Classification Definition
Asymptomatic Nasopharyngeal RT-PCR positive for COVID-19 without any symptoms
Mild Presence of symptoms consistent with COVID-19 such as fever, fatigue, cough (with or without sputum production), anorexia, malaise, muscle pain, sore throat, dyspnea, nasal congestion, or headache without any hemodynamic compromise, need for oxygen or chest x-ray findings
Moderate Hypoxia (oxygen saturation ≤ 94%) or mild infiltrate on CXR
Persistent high-grade fever for over three days
Severe Shortness of breath with hypoxia with moderate to severe pneumonia without meeting the criteria for critical disease
Critical Presence of any of the following with COVID-19:
  1. Respiratory rate >30 breaths/minute
  2. Severe respiratory distress (can't speak in sentences)
  3. Central cyanosis
  4. Confusion, agitation, restlessness
  5. CURB-65 (3 or 4 score)
  6. qSOFA score of 2 or more
  7. Widespread infiltrates on CXR
  8. PaO2/FiO2 ratio less than 300, or PaO2 less than 65 or Rising PaCo2
  9. Evidence of heart failure (Raised JVP, Gallop rhythm)
  10. Signs of shock: delayed capillary refill; cold, clammy peripheries; mottled skin; systolic BP less than 90 or less than 40 mmHg of baseline in hypertensive; urine output < 0.5 ml/kg/hr

Due to the lack of resources, including the availability of health workers, personal protective equipment (PPE), and adequate isolation spaces in hospitals, it was proposed to manage asymptomatic and mild cases via home isolation. In contrast, moderate, severe, and critical cases were admitted to a hospital facility. A patient was labeled as recovered upon testing negative for COVID-19 on two separate samples after contracting the disease. Patients who tested positive for the infection and succumbed to the disease were classified as "expired", contributing to the mortality rate. The criteria mentioned above and guidelines were evolved and developed over time, the main framework being consistent with all cases.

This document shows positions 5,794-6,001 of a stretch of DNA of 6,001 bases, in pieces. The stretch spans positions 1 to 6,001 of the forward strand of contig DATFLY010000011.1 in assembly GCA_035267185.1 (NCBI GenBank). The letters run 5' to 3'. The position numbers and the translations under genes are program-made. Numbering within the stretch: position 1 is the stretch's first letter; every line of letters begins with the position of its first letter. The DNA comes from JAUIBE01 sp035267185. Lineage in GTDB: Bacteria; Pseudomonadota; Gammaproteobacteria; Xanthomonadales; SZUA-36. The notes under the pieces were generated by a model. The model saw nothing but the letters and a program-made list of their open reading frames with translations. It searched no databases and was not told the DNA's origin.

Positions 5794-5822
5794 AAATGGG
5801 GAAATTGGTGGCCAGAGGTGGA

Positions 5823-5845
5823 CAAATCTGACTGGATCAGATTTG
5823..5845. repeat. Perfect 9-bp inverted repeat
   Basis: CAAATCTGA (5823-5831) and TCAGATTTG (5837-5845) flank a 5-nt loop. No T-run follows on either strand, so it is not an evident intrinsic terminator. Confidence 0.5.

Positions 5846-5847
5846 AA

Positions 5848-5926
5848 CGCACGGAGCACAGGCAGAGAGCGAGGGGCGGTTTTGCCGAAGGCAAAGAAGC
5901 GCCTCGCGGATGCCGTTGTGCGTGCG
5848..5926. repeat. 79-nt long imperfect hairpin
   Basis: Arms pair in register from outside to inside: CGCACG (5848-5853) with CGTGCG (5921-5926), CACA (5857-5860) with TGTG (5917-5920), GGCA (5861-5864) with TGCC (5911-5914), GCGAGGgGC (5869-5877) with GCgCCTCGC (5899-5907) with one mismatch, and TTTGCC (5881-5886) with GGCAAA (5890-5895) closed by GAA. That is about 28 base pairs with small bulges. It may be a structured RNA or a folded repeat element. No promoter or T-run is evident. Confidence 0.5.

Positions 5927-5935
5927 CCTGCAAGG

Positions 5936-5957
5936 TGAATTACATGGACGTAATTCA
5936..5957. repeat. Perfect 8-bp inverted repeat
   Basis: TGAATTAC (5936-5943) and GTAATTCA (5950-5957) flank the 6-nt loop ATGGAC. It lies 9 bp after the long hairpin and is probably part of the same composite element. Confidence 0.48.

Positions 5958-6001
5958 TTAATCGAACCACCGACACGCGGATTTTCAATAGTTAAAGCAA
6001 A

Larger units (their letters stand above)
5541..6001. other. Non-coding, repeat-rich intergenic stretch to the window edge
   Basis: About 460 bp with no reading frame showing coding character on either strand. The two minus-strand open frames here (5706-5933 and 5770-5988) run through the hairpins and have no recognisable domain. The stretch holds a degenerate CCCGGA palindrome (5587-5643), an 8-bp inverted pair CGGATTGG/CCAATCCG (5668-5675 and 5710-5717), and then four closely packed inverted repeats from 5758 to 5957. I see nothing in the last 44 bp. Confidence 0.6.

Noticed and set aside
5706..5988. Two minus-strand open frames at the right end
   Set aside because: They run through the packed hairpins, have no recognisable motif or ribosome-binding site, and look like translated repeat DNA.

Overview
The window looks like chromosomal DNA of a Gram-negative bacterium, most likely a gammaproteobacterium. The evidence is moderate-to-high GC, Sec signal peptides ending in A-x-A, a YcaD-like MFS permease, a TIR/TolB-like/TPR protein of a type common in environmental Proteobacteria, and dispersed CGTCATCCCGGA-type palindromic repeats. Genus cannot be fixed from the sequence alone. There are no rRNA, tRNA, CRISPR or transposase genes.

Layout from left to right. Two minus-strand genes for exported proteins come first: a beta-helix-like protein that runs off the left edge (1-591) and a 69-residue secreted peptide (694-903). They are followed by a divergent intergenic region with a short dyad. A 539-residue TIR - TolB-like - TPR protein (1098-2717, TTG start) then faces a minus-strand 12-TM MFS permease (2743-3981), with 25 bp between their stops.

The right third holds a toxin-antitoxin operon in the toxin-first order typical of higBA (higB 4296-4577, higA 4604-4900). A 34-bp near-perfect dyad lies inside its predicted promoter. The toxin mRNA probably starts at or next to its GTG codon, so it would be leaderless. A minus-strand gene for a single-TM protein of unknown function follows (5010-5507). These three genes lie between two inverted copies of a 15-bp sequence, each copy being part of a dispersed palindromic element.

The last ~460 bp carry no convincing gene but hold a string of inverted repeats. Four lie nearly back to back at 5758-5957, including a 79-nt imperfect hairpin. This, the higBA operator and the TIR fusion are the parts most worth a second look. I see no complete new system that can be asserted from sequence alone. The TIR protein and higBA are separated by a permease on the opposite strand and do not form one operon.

All statistical analysis was performed using the Statistical Package for the Social Sciences (SPSS) version 22 (IBM SPSS Statistics for Windows, IBM Corp, Armonk, NY). For the assessment of qualitative variables, frequencies and percentages were used.

Results

We analyzed the data of 412 COVID-19 patients in our study. The majority of the study participants were male (n=266, 64.6%). Additionally, the majority of participants were also young (21 to 40 years [n=179, 43.5%]; 41 to 60 years [n=98, 23.8%]). All participants came from two towns in East Karachi, with more than half belonging to Gulshan Iqbal (n=270, 65.5%), as represented in Table 2.

Variables Options No of participants (n) Percentage (%)
Gender Male 266 64.6
Female 146 35.4
Age (years) 0-20 64 15.5
21-40 179 43.5
41-60 98 23.8
Greater than 60 71 17.2
Town Gulshan Iqbal 270 65.5
Jamshed 142 34.5

Number of cases reported

Data collection was started from February 26, 2020, and one case was reported that day. During the month of March, 104 cases were reported, while 307 cases were reported till April 24, 2020, as is illustrated by Figure 1.

Status of participants

The differing status of our study participants, all of whom were positive for COVID-19, were categorized into four groups. The groups included participants who had recovered, expired, sent into isolation at home, and admitted to the hospital, as shown in Table 3.

Status No of patients (n) Percentage (%)
Recovered 92 22.3
Expired 16 3.9
Home isolation 239 58.0